Updated at 12:17 p.m. ET on July 27, 2020.
“I can’t keep doing this.” I hear that over and over from my friends with kids. Holding a job, parenting, and teaching all at once during the pandemic is a juggling act that no one was prepared to undertake, and it has brought working parents to the breaking point.
Many of us are now riddled with anxiety over whether we’ll send our kids back to school, even part-time, or keep them home. The idea that I might have to continue to work while facilitating another subpar semester of virtual learning is almost too much to bear. Even though COVID-19 cases have spiked where I live in Texas, I want to send my children back to school in the fall. I don’t want to have to repeat the spring, for my kids’ sake and my own. Schools simply need to find a way to make reopening safe.
I spent the first couple weeks of stay-at-home orders thinking: This will be tricky, but I’ve got it. After all, I homeschooled all four of my kids when they were younger, while I was working part-time. But I quickly discovered that overseeing virtual learning while working full-time is really nothing like homeschooling.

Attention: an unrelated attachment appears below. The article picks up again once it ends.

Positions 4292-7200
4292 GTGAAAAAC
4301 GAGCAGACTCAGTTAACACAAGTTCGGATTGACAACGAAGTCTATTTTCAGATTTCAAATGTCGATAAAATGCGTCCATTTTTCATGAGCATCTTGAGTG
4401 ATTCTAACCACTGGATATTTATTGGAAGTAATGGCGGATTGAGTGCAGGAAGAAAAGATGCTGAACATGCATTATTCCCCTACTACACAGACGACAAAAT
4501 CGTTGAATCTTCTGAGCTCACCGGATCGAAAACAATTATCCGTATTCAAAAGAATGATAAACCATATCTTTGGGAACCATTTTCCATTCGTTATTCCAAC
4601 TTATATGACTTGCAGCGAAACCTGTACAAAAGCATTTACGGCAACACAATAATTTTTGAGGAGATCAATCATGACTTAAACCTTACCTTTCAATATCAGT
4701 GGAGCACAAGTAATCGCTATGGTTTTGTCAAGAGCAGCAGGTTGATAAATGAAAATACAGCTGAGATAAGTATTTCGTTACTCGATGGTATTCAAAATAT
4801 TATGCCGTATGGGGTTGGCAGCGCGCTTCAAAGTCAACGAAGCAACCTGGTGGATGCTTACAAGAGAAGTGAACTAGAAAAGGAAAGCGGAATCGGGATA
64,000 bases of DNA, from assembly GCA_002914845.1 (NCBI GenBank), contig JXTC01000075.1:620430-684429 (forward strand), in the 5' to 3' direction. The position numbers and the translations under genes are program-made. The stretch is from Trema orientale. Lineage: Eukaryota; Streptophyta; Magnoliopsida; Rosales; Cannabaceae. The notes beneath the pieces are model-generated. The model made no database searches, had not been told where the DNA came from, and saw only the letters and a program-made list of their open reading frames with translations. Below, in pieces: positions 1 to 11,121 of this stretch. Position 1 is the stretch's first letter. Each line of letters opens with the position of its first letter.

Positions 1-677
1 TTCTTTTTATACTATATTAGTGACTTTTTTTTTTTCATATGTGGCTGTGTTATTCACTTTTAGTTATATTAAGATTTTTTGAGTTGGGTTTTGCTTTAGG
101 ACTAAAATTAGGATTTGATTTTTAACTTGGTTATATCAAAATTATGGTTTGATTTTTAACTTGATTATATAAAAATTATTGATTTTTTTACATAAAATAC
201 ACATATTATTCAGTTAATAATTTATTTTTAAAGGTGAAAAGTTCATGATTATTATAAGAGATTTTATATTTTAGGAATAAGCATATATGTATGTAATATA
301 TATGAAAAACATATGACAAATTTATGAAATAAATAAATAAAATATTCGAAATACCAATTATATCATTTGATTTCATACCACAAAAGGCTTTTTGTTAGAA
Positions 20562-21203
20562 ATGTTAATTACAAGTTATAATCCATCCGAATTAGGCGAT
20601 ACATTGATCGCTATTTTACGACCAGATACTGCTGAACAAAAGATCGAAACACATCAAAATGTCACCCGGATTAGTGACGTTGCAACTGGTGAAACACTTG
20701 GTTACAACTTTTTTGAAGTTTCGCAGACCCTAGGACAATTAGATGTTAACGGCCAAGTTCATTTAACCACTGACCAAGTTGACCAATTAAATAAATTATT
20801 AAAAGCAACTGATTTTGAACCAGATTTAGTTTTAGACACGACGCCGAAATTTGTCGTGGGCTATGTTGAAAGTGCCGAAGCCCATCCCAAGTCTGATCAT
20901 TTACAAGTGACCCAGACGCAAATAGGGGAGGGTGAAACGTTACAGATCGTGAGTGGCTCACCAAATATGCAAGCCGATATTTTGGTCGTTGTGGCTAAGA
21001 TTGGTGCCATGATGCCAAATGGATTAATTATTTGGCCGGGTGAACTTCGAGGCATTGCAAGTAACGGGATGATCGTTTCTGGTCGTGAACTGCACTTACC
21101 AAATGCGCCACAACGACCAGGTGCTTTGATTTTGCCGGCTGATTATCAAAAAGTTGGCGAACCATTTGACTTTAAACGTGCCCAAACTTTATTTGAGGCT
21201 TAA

For one thing, I found it difficult to establish a routine. As a self-employed writer, my workload constantly changed, and my children’s schedules shifted too. Our district struggled for several weeks to streamline the school day. And don’t get me started about the technological problems. With four children in two different schools and at least 10 different teachers, my kids and I often had to access multiple online portals just to tackle a few subjects. Before the school came up with a better plan, my eldest son’s middle-school teachers contacted me or him daily on different portals, all with different usernames and passwords. One day, perhaps because of a glitch on the school’s end, my son’s math teacher texted me the same message more than a dozen times while I was working.